Rush ★★★½

A rather by-the-numbers, and yet entertaining, recounting of a vitriolic rivalry between two drivers who enter the Formula 1 world and seek to plant their flag (or should that be “wave their flag”? I’m not so good with racing metaphors).

You’ll find a lot of excitement in great driving sequences, but the craft tying this whole film together is sickly sweet in the most Hollywood way possible. Ron Howard submits another unsurprising directorial effort, where
“Chekhov’s Gun”
is the name of the game in almost all of action sequences. But this time, Howard attempts to infuse some style into his usual middle-of-the-road aesthetic. Unfortunately, that style makes the majority of this film look as though it were shot entirely through Instagram filters in the hands of a twelve year-old who just discovered the limitless options of colour toning. It doesn’t get in the way of the film, exactly, but rarely does it ever add to the film in any meaningful way.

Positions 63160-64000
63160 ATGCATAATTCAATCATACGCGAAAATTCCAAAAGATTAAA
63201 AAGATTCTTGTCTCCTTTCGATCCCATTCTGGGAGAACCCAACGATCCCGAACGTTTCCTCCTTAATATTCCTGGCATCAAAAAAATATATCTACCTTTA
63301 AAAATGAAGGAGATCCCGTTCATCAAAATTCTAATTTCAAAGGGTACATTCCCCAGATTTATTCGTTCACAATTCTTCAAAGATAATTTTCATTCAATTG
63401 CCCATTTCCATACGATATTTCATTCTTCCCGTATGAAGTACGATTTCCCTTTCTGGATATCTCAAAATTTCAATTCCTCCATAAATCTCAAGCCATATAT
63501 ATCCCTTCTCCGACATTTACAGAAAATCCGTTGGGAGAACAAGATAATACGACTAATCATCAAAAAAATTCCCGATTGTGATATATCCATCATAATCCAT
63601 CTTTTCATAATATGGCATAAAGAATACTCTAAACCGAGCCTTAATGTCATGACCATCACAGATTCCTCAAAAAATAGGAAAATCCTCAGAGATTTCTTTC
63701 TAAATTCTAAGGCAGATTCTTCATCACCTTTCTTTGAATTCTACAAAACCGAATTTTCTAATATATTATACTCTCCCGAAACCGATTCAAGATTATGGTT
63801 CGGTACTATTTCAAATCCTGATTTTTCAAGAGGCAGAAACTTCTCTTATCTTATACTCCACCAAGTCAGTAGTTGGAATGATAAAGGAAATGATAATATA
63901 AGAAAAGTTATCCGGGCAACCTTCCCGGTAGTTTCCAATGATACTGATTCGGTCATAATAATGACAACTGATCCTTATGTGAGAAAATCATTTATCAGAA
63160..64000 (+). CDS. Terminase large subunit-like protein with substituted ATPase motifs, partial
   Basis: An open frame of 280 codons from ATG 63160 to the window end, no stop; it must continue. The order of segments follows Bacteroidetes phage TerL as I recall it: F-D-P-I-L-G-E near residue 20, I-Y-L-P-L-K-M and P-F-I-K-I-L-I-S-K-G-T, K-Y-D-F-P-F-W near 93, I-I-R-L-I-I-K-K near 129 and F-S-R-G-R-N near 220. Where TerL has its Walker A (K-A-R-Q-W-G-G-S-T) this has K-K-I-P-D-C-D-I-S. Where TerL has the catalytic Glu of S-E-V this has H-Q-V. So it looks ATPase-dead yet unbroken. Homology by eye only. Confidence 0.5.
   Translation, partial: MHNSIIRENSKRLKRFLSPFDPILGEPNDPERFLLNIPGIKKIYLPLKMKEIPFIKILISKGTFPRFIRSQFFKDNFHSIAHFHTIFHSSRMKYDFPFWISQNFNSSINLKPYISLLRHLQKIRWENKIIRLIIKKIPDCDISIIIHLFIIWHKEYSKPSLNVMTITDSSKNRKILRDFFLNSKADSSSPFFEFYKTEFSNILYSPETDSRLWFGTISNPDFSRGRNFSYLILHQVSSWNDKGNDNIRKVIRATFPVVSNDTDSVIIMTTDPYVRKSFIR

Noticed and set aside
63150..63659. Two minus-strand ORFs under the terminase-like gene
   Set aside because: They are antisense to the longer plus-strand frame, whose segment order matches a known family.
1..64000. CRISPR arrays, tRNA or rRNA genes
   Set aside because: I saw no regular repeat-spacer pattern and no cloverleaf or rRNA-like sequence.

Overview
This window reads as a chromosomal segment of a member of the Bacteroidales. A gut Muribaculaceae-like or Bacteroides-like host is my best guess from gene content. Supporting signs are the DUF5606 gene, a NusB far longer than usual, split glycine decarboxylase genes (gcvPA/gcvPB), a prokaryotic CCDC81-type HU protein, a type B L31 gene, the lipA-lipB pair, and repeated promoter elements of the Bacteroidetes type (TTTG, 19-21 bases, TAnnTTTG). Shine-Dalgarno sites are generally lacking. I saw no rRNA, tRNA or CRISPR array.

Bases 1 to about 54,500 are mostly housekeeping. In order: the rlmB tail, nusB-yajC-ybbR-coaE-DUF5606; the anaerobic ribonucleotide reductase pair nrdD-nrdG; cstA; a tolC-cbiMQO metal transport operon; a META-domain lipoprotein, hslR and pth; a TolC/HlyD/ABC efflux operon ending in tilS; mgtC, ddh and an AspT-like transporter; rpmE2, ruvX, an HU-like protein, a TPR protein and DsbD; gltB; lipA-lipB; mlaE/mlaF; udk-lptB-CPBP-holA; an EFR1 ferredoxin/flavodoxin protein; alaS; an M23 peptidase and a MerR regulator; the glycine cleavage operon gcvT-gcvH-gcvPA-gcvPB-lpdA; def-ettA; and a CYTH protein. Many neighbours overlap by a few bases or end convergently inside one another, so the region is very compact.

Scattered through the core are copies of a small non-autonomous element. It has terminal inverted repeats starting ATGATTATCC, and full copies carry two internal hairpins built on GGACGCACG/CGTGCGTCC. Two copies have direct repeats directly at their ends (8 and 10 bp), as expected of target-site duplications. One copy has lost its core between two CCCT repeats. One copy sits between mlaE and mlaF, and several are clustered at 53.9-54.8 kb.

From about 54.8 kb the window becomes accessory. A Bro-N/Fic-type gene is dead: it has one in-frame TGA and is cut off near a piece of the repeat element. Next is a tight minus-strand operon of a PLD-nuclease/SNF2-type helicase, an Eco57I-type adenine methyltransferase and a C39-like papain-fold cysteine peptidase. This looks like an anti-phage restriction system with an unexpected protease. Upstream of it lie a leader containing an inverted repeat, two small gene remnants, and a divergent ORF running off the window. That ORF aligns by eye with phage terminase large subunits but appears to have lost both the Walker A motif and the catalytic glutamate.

The brash charm that Chris Hemsworth exudes is never fully believable, although his antics are still quite fun to witness, while Daniel Brühl gives a much more engaging performance as Niki Lauda, a far more interesting character to Hemsworth’s superficial James Hunt, but one who tends to get painted as the villain more often than not. The supporting cast is, at best, superfluous or, at worst, grating. But we’re here to see a rivalry between two hotheads, anyway. And, in that regard, the film ultimately does deliver.

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